Of the first group of horses I would like to see #2 without a saddle. This 5 year old may be a bit long in the back and rough coupled, but you cannot tell for sure. Nice low hocks and knees.. though a bit light in bone. This chestnut horse will not do very well over big fences but might be OK for the 2'6" hunter or equitation rings.
The third horse in the first group looks good in this photo and I like Bay's but I think the horse is a bit restricted in the shoulder so may not be flashy in extensions. A photo of this horse set up correctly for a photo would be very much better for judging for dressage prospect.
The first horse (also the last horse) in the first group is long and weak backed, tied in behind the knee and back at the knees as well as too straight behind. A shorter back and better front legs and this 4 year old could be a jumper as he has the correct shoulder.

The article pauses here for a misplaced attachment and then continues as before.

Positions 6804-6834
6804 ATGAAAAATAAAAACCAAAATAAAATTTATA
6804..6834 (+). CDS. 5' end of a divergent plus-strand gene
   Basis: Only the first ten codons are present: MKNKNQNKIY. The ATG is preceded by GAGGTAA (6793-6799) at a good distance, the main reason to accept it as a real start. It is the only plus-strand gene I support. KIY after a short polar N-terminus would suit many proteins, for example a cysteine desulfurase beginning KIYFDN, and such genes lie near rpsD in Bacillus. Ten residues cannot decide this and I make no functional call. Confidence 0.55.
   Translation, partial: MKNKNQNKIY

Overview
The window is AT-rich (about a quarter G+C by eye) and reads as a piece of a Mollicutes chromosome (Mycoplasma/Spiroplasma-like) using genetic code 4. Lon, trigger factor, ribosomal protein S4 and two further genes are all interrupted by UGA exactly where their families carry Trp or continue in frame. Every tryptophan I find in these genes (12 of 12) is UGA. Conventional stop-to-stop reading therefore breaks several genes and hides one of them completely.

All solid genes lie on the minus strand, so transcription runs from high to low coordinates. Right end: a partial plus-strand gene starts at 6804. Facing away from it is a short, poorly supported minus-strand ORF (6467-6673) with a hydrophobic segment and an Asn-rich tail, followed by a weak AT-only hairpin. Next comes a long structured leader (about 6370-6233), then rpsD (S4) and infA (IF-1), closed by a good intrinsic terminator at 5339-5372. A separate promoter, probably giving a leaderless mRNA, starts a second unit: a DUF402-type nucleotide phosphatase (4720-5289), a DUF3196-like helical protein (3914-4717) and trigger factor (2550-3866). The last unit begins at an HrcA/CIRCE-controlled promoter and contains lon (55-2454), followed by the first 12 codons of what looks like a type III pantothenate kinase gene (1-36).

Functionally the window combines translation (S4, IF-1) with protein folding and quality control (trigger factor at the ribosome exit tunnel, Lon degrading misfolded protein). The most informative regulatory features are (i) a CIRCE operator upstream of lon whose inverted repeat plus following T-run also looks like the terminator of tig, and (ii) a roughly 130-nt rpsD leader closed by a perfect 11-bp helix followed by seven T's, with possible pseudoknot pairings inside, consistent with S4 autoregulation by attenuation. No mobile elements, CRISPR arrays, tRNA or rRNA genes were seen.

In the second group, the first two photos (same horse) show a horse that has started training but is going to be very difficult to balance in Dressage as he is very butt high and long backed. He has hocks that are a bit too high and his hocks look capped and I wonder if he has bad stall manners (kicks the walls and has capped his hocks).
The photo of the pinto tells you nothing. The horse is jumping but the exposure is so dark you cannot tell if the horse is REALLY that long and hollow backed over the fence or if the horse's color creates and optical illusion.
Of all these horses, the most useful looking is the chestnut with the western saddle.. unless that horse has the long back and rough coupling I suspect is there when the tack is off.
There is something about the outside of a horse that is good for the inside of a man. ~Winston Churchill
) Dinosaur Horse Trainer